The bad news: We have not struck it rich panning for gold in the outback.
The good news: We did find plenty of gold at the Perth Mint.
At the mint, we learned about the history of gold in Australia and how its discovery led to a population explosion and rise of the Australian economy. The story of Australia’s Gold Rush has parallels in the U.S. Gold Rush. Just look at the statue of William Ford and Arthur Bayley, the first successful European gold prospectors in Western Australia, panning for gold. Look familiar? (Note: The third person in the photograph is not part of the original sculpture, nor does she have any gold. Only her weekly allowance.)
The Perth Mint houses the largest gold coin in the world. At one time, Australia and Canada were in a game of one-upmanship in the production of large coins, when Australia made this behemoth that has not been matched. Its face value is $1,000,000 Australian dollars, but its actual value is priceless.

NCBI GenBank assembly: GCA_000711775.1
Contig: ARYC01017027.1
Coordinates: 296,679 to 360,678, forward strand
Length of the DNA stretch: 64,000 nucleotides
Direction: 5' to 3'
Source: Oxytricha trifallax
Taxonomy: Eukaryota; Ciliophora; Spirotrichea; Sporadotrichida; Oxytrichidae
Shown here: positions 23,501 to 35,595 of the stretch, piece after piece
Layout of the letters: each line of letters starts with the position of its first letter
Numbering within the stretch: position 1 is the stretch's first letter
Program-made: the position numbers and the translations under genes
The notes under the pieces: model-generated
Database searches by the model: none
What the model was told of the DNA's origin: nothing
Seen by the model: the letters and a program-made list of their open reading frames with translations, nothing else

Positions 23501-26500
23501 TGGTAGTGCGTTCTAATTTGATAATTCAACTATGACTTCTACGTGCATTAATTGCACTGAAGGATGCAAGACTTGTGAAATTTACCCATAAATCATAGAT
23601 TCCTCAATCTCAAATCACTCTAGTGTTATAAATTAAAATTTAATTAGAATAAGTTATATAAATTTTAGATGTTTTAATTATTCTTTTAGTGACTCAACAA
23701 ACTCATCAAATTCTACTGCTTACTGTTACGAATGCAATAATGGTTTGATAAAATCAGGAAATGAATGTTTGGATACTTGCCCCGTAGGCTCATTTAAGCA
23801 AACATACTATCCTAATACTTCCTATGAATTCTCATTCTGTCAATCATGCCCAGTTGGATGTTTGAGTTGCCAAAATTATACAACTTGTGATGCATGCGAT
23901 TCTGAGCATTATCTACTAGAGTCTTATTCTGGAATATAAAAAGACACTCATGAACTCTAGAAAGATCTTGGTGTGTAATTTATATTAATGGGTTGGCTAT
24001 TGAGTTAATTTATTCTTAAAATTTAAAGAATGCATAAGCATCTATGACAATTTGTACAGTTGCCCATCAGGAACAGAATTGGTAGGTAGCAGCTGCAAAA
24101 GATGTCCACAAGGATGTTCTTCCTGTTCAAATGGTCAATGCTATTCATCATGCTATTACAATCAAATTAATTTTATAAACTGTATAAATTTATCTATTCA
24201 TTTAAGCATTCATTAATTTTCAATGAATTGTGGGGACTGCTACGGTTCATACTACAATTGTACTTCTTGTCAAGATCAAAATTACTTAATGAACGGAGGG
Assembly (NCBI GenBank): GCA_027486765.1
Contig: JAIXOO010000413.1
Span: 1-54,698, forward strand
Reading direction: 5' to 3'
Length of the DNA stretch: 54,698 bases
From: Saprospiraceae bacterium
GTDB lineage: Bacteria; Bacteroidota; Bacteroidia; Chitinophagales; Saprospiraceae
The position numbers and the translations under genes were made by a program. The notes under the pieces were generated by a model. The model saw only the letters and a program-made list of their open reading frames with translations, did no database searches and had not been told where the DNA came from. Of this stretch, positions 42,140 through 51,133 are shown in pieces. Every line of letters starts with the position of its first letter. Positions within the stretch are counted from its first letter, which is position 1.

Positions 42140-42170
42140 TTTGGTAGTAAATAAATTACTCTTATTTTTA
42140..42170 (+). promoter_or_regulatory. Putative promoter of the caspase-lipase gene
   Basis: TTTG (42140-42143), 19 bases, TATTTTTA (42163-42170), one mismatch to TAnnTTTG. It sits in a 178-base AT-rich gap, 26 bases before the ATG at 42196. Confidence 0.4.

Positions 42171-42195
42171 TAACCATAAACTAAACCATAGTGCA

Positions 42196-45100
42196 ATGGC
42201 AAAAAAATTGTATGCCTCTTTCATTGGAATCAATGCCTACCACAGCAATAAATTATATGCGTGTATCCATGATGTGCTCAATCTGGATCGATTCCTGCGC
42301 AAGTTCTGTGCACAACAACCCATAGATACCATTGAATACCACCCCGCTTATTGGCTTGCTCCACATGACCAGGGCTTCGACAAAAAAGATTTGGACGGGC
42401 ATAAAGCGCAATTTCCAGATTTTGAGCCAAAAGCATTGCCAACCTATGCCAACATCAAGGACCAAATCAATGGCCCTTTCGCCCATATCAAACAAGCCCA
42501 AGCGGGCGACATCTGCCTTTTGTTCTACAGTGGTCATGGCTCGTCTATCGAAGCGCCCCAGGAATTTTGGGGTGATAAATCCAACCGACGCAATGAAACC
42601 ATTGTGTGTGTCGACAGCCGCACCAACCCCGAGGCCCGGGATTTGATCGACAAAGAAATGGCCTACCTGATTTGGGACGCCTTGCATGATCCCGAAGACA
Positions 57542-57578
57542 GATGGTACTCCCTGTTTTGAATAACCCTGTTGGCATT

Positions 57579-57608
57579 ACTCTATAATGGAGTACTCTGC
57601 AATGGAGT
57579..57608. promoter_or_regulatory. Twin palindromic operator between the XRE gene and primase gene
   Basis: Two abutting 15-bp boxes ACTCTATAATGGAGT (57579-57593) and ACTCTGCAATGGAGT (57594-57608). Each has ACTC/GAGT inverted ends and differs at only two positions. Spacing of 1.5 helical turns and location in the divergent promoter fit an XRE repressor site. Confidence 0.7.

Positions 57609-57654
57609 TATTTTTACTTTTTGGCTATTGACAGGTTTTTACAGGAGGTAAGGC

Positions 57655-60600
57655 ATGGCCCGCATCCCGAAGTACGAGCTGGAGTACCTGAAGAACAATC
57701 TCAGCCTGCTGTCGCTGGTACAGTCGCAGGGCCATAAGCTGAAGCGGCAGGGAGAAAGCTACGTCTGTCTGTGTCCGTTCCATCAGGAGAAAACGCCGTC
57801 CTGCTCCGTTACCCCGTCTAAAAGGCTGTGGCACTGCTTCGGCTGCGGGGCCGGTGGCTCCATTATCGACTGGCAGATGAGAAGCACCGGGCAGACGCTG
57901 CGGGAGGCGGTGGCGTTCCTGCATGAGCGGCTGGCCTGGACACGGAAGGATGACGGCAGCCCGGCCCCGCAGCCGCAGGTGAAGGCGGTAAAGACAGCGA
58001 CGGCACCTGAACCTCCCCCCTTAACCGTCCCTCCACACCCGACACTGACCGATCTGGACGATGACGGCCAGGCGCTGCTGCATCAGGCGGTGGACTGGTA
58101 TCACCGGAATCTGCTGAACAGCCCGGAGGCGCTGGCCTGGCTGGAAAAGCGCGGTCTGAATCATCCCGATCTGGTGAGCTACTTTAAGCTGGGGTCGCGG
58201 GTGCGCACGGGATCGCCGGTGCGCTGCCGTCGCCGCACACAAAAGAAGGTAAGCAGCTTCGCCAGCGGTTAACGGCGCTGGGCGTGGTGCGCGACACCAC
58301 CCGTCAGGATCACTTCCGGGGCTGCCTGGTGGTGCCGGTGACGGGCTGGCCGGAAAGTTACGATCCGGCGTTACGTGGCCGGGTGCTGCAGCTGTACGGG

As we continued through the mint, Syd couldn’t resist picking up this beauty.
We regret not being able to walk out with this, currently the second largest gold nugget in existence. (This is not a replica.)
At the mint, you can try your hand at lifting an actual gold bar. Here is Syd’s attempt:
Last, but not least, during our tour we were able to observe a gold pour. Apparently, the same gold has been melted and recast into a gold bar for this demonstration for many, many years. To do the pour, our tour guide donned a Kevlar vest for protection. Here he is during the pour and with the actual gold bar.
All of the gold on Earth is extra-terrestrial, the result of neutron star collisions. It came from outer space and has been transformed by nature and by machines into the nuggets, coins, and bars at the mint. It was exciting to see clear reflections of a familiar history and hold a gleaming piece of the stars in our hands.